5

So I was wondering if there is any difference in usage between a Perl class method and an ordinary subroutine from a standard module. Is there a time you would use one over the other? For this example, I'm assuming that no object methods are present in either module.

Quick little main class here:

#!/usr/local/bin/perl

use strict;
use warnings;

use Foo;
use Bar;

my $arg1 = "blah";
my ($str1, $str2);

$str1 = Foo::subroutine($arg1);
$str2 = Bar->subroutine($arg1);
exit(0);

Package Foo would hold my ordinary subroutine call

use strict;
use warnings;

package Foo;

sub subroutine {
    my $arg = shift;
    my $string = "Ordinary subroutine arg is $arg\n";
    return $string;
}
1;

Package Bar would hold my class method call

use strict;
use warnings;

package Bar;

sub subroutine {
    my $class = shift;
    my $arg = shift;
    my $string = "Class method arg is $arg\n";
    return $string;
}
1;

Normally if I'm writing Perl code, I would just use the class method option (like with the Bar example), but I started pondering this question after reading some code from a former coworker that used the syntax like in the Foo example. Both seem to do the same thing inherently, but there seems to be more than meets the eye.

  • 2
    Always use strict and use warnings at the start of every Perl program you write, no matter how trivial. There is very little point in using my without strict in place. – Borodin Feb 20 '15 at 18:50
  • Trust me, I do. I just didn't write them for this example because it wasn't part of the central core of the question. – MeNoSeeGood Feb 20 '15 at 21:00
  • Yet you included the shebang line, which is less relevant by far! Please always write your examples according to best practice: you will be chastised less often, and more people who read your questions will believe that it is a good idea. – Borodin Feb 20 '15 at 21:04
  • 1
    touche. It's my first post, so I didn't really know what to expect. Edited code to reflect this. – MeNoSeeGood Feb 20 '15 at 21:06
  • 2
    Fair enough. Just remember that Stack Overflow isn't a forum, but rather a resource that aims to have solutions to most programming problems -- more like a Wikipedia triggered by individuals' questions. – Borodin Feb 20 '15 at 21:08
4

The decider is whether your Module is an object-oriented module or not.

  • If Module is simply a container for a collection of subroutines, then I would expect it to use Exporter and offer the opportunity to import a subset of its subroutines into the calling name space. An example is List::Util

  • On the other hand, if there is a constructor Module::new, and the intention is to use it in an OO manner, then you shouldn't mix simple subroutines in with methods (except perhaps for private subroutines that the module uses internally). An example is LWP::UserAgent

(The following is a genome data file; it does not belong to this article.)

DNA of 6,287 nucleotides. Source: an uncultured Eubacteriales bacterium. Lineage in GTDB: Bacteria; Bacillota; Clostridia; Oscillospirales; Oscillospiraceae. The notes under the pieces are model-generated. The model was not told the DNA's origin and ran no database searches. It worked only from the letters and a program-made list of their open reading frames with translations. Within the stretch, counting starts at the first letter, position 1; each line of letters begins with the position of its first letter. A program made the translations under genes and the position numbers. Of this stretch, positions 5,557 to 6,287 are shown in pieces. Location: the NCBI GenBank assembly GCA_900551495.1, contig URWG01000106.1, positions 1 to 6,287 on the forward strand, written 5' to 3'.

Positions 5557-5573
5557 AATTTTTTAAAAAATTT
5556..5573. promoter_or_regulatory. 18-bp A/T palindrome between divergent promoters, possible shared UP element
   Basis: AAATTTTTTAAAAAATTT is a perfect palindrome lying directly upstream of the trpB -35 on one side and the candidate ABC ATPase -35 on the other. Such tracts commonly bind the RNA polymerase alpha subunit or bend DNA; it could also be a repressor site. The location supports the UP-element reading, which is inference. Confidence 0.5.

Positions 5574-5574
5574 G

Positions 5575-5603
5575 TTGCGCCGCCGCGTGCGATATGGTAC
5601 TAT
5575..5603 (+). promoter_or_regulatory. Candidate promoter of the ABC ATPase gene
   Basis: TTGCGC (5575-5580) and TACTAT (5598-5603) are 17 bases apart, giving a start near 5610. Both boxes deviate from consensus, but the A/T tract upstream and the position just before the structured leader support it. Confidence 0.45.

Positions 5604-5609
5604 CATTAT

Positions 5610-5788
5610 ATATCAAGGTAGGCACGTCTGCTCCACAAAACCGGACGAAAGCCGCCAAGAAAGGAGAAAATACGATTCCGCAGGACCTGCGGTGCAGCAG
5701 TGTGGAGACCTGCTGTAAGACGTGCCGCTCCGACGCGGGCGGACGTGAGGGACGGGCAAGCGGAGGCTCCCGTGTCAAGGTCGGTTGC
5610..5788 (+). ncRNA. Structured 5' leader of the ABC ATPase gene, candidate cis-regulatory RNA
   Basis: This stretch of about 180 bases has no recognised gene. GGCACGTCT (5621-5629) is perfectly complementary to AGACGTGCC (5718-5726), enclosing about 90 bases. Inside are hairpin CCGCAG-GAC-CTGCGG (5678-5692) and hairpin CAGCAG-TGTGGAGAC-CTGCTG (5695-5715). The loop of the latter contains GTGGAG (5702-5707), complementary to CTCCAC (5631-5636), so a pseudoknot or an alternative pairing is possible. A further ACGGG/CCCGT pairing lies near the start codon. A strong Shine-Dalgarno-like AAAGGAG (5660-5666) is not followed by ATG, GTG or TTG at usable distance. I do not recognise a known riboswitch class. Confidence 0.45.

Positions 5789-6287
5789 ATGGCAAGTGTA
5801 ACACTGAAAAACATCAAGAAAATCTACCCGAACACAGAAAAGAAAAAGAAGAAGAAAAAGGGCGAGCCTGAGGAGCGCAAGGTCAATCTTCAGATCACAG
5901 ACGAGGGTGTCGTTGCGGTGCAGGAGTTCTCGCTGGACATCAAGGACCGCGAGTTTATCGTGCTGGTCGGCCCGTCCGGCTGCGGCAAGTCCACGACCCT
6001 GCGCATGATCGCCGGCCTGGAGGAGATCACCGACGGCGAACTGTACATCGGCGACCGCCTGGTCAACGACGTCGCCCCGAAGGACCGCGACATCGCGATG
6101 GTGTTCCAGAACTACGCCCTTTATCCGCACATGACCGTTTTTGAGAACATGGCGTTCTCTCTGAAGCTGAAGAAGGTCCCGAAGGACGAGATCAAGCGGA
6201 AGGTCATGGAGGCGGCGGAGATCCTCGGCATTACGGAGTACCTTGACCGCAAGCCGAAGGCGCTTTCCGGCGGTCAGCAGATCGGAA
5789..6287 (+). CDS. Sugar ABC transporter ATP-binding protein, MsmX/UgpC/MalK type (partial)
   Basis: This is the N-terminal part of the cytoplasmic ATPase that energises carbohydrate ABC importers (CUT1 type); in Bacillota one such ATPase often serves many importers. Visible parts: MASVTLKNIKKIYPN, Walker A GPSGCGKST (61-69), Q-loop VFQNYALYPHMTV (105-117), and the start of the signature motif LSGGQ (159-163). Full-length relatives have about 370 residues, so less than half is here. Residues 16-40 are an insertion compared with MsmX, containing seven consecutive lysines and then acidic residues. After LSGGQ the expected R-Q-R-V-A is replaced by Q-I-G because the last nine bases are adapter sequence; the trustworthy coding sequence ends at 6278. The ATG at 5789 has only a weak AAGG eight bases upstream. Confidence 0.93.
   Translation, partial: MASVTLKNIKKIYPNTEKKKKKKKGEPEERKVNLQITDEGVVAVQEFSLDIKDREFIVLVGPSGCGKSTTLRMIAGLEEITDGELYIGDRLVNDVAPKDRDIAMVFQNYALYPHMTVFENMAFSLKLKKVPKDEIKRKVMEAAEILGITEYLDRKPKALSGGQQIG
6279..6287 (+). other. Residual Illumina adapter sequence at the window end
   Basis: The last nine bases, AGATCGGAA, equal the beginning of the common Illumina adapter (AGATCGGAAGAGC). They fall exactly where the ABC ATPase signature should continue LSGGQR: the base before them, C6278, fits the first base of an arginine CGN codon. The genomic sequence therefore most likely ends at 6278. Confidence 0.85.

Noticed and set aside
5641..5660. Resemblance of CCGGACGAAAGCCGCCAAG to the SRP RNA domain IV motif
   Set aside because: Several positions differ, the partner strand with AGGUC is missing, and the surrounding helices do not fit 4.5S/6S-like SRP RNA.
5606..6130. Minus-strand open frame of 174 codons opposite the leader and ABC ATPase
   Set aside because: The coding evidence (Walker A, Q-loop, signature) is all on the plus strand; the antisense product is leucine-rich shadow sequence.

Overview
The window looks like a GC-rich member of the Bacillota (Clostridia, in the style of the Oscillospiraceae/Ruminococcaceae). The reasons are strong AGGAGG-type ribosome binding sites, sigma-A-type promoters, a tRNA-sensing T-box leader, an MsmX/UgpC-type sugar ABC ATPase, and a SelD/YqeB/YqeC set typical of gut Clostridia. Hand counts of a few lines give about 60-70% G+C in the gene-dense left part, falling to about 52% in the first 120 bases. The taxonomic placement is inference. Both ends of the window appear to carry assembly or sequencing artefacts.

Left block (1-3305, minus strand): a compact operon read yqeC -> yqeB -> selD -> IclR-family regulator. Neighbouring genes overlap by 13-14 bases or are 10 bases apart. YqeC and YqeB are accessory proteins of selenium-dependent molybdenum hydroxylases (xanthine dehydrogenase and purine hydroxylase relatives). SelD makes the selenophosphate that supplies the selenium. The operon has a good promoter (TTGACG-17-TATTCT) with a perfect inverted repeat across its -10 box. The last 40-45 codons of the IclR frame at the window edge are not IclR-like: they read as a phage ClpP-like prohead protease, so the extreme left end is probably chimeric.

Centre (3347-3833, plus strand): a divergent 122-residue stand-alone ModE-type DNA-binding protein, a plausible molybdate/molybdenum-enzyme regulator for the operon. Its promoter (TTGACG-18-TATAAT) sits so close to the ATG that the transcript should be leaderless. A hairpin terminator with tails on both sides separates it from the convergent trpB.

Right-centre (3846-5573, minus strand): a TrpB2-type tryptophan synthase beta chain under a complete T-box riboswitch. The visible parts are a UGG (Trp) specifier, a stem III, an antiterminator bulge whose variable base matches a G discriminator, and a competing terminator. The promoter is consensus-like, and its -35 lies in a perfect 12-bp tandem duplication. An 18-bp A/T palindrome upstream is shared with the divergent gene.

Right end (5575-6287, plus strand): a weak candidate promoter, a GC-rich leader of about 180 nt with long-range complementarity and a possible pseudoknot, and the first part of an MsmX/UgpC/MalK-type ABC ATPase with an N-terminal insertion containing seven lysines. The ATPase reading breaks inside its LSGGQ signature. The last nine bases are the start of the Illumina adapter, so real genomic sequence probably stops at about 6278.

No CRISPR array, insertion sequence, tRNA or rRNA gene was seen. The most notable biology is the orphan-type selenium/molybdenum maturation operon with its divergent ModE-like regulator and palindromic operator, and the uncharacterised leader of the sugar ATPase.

So I would expect the sources to be written like one or the other of these, and not a mixture in between. Of course there are always circumstances where a rule of thumb should be ignored, but nothing comes to mind in this case.

Foo.pm

use strict;
use warnings;

package Foo;

use Exporter 'import';
our @EXPORT_OK = qw/ subroutine /;

sub subroutine {
    my ($arg)  = @_;
    "Ordinary subroutine arg is $arg\n";
}

1;

Bar.pm

use strict;
use warnings;

package Bar;

sub new {
  my $class = shift;
  bless {}, $class;
}

sub subroutine {
    my $class = shift;
    my ($arg) = @_;
    "Class method arg is $arg\n";
}

1;

main.pl

#!/usr/local/bin/perl

use strict;
use warnings;

use Foo 'subroutine';
use Bar;

my $arg1 = "blah";

print subroutine($arg1);
print Bar->subroutine($arg1);

output

Ordinary subroutine arg is blah
Class method arg is blah
2

There's nothing inherently wrong with an ordinary subroutine. They do what they're designed to do very well.

Methods on the other hand, do all the same things and play nicely with any Class that inherits from yours.

So ask yourself:

  • Are you expecting/permitting/encouraging folks to write Classes that inherit from your module?
  • Is your module defining a more complex data structure that works well as an object?

or

  • Is your module a library of utilities that operate on fundamental data types?

There's plenty of room in this world for both, but if you find yourself, as you did in Bar, ignoring $class (or more commonly $self) throughout the module, then perhaps you've gone too far by designing them as methods. More importantly, anyone who tries to inherit from your marginally OO "Class" will get a rude surprise when your methods can't tell the difference between the two classes...

1

This is more a question of code paradigm.

There is absolutely nothing wrong with a non object oriented approach to your code. It works, and it works well.

However, object orientation provides a bunch of benefits that are worth considering - and if they're something you want, go an OO route.

Specifically - objects provide encapsulation. It makes it a lot easier for me to write a module and you to just use it. Look at say, LWP::UserAgent for an example:

 require LWP::UserAgent;

 my $ua = LWP::UserAgent->new;
 $ua->timeout(10);
 $ua->env_proxy;
 $ua->agent('Mozilla/5.0');

 my $response = $ua->get('http://search.cpan.org/');

 if ($response->is_success) {
     print $response->decoded_content;  # or whatever
 }
 else {
     die $response->status_line;
 }

Now, all of the above you could do via inherited subroutines. But if you wanted to do multiple fetches of multiple pages, you'd either have to:

  • Build a sub that took all the parameters you needed - including returning somehow, a 'success/fail/result' - maybe in an array?
  • Otherwise have 'state' hidden in your external module.

OO is just a neater, more understandable method of doing that. (There are other benefits of doing OO, which I'm sure you could Google).

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